Is ED use of flumazenil safe?

September 3, 2015, 10:24 pm


Lack of adverse effects from flumazenil administration: an ED observational study. Nguyen TT et al. Am J Emerg Med 2015 Jul 21 [Epub ahead of print]


The use of the antidote flumazenil in patients with suspected benzodiazepine poisoning is controversial. The major concern is for inducing seizures in a patient who has a proconvulsant medication on board, is tolerant to benzodiazepines, or has an underlying seizure disorder.

The goal of this single-hospital retrospective observational study was to “assess adverse events and clinical outcomes of flumazenil administration in known and suspected BZD [benzodiazepine] overdose . . .” The authors identified records of 23 eligible adult patients with adequate data recorded. Eight patients had ingested a proconvulsant drug (4 cocaine, 1 bupropion, 1 diphenhydramine, 1 MDMA.) The authors claim that 60% of these patients “experienced some type of mental status improvement.” (One should certainly hope so, since the only alternative would be death or persistent neurological dysfunction. Unfortunately, the paper does not indicate when this improvement took place in relation to administration of flumazenil, or exactly what criteria the chart reviewers used to establish improvement.)

The authors discuss some of the limitations of this study: the retrospective design, the lack of laboratory confirmation of BZD exposure, the subjective nature of both documentation and abstraction regarding evidence of improved mental status. This only scratches the surface. For example, the study involved a total of 23 patients over 7 years — that’s a whopping average of a little over 3 patients per year. Since the incidence of seizures in patients given flumazenil is certainly low, it does not require advanced statistical analysis to realize that the study is way underpowered to determine the incidence of adverse events.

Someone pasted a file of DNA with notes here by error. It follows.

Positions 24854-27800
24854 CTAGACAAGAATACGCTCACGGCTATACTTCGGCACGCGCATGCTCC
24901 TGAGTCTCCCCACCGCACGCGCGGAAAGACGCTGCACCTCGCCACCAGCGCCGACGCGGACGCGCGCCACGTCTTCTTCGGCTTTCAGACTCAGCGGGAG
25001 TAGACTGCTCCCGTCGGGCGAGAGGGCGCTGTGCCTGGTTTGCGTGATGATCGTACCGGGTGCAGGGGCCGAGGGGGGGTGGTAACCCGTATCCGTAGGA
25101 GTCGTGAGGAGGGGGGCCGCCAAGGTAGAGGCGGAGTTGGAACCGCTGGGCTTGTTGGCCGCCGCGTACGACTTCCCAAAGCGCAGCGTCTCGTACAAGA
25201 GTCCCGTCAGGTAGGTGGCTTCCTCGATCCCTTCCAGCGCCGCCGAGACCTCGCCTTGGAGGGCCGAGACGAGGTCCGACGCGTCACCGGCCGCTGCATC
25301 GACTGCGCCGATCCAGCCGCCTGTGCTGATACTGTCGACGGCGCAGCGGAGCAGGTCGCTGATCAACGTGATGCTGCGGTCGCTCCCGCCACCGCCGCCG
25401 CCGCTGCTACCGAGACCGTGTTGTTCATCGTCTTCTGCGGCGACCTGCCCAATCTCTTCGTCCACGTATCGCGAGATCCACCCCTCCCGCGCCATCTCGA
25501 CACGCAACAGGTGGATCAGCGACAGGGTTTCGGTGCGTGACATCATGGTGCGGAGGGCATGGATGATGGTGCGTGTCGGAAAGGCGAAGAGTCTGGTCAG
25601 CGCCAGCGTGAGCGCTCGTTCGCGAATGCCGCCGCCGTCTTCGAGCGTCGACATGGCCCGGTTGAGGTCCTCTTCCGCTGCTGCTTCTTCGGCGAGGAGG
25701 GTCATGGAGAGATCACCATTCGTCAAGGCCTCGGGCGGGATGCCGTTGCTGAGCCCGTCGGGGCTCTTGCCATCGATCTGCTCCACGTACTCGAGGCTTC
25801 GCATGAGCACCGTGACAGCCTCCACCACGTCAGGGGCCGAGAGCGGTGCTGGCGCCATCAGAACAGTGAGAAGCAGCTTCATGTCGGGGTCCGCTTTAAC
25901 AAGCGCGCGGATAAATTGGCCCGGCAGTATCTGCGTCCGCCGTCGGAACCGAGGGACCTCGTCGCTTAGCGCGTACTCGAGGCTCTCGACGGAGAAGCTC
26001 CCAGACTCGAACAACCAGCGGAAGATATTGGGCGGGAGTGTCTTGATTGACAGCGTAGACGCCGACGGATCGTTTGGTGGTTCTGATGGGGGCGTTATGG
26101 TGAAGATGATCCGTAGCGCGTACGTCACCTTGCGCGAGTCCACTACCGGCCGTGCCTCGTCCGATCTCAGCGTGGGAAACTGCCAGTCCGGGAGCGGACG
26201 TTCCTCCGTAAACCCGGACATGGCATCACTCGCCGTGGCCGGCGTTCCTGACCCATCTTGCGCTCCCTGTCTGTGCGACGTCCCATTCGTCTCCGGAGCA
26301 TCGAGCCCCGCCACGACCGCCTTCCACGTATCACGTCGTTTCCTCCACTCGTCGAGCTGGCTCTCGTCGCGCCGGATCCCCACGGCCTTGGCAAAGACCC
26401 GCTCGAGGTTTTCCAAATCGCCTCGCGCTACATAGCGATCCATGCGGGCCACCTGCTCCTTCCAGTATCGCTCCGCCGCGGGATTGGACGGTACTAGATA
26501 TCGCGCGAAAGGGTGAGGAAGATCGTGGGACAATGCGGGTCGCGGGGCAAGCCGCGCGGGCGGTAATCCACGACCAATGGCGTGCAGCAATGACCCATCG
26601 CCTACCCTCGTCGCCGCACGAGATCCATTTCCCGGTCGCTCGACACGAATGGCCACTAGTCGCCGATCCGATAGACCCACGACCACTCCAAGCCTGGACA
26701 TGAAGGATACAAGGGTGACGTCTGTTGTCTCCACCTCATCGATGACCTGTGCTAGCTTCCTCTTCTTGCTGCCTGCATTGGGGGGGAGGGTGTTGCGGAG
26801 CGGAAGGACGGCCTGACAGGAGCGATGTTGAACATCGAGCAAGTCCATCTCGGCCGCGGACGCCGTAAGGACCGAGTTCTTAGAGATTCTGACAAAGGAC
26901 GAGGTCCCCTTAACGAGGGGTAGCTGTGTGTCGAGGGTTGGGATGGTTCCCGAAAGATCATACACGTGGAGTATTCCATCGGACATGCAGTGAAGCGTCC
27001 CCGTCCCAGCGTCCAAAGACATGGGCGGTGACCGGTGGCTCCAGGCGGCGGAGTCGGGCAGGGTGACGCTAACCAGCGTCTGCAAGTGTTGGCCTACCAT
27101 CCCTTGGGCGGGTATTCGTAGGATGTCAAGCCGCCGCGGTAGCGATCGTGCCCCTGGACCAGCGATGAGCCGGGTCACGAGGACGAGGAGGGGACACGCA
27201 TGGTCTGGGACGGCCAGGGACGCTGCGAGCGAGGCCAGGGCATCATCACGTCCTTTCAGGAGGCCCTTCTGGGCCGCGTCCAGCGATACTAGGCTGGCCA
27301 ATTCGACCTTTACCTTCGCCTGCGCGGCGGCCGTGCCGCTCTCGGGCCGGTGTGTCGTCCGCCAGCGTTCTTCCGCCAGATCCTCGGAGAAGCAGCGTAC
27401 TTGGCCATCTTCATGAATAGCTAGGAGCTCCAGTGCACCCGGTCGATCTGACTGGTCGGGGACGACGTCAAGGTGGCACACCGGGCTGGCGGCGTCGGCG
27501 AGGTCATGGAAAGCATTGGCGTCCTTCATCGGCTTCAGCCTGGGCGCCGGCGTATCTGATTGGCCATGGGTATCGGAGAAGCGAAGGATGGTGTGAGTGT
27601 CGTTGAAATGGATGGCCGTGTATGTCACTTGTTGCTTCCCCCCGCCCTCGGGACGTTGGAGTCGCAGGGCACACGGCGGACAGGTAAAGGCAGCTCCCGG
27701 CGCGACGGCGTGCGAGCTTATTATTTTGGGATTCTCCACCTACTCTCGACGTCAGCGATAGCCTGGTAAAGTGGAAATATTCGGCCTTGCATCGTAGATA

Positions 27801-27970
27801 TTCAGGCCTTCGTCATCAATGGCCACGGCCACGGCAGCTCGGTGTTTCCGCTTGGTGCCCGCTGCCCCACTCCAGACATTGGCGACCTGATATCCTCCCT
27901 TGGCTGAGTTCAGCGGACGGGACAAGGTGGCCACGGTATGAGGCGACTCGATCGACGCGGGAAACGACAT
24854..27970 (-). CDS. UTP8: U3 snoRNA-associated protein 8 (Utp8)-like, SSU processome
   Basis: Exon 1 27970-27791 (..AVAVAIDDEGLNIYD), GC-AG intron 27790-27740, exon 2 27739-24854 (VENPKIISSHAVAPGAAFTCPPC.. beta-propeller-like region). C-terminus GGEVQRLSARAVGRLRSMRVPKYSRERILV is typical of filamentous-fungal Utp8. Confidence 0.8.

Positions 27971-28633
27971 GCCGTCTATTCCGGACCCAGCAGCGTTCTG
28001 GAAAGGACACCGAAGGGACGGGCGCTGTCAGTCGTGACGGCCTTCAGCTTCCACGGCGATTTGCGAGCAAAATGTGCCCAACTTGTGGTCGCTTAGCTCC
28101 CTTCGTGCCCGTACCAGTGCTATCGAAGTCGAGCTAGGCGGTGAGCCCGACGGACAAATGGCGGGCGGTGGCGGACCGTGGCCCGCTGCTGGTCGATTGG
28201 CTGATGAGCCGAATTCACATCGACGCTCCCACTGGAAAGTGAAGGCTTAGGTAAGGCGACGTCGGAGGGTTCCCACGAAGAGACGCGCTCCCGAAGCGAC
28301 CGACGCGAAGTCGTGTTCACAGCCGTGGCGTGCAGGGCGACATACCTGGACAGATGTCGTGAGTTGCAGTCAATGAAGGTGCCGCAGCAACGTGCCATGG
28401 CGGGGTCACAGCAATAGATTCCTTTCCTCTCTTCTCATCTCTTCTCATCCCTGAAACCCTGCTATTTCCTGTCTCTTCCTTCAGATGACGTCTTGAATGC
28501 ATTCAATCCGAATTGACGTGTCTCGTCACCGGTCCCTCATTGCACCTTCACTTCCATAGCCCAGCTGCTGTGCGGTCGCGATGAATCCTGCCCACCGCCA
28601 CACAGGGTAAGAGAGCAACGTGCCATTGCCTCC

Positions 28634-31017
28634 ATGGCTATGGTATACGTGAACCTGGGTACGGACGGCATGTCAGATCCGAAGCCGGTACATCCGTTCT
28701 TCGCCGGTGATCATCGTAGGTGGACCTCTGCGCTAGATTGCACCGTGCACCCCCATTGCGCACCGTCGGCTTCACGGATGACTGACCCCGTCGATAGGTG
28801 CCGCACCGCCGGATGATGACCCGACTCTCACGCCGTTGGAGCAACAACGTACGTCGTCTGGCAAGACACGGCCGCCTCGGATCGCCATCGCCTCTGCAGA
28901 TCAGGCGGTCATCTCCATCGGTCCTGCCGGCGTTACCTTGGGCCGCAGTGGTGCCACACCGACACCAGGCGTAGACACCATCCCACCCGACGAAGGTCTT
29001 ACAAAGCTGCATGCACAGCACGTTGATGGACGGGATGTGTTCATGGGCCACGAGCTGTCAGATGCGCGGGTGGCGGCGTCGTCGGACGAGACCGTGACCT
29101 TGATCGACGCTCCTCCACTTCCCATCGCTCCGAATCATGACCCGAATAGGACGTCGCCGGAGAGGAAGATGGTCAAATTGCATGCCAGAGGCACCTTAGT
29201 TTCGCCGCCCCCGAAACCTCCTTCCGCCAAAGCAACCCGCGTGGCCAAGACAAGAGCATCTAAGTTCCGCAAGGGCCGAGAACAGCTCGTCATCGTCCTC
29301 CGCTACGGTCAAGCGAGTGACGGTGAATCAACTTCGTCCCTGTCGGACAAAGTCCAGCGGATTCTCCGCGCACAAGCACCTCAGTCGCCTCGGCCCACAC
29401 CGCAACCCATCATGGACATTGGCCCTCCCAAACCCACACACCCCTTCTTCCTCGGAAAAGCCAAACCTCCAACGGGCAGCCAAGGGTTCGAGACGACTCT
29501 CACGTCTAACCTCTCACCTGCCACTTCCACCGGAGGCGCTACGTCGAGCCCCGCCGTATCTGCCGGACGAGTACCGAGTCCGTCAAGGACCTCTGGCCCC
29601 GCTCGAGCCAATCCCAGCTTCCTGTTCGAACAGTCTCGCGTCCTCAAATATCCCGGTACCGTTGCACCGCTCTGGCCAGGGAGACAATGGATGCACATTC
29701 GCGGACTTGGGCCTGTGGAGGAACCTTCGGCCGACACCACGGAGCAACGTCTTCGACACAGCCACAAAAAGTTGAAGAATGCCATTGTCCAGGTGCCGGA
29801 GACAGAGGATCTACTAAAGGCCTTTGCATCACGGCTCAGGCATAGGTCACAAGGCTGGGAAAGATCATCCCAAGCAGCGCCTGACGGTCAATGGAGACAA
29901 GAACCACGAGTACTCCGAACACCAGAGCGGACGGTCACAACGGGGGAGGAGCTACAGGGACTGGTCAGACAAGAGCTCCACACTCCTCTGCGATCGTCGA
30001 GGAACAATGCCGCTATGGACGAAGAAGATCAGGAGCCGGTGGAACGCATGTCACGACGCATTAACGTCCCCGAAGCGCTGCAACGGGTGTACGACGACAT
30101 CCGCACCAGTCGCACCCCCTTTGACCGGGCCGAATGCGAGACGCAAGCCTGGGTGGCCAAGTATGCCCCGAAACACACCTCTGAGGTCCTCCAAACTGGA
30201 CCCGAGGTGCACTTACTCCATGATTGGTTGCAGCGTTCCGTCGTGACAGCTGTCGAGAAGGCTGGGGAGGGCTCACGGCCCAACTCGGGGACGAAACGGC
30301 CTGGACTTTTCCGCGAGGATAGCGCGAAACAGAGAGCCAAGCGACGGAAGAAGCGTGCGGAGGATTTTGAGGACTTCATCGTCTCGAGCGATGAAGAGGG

But the numbers are even worse. In over half of these patients, the overdoses were iatrogenic. It is, I think, generally accepted that reversing an iatrogenic BZD overdose with flumazenil may be warranted. The controversy involves administering the antidote to the undifferentiated patient with mental status depression and uncertain history. It seems that at most 11 of the patients in this study may have fit that bill.

Related posts:

Flumazenil-induced seizures

Is use of flumazenil in poisoned pediatric patients safe?

The problem with observational studies



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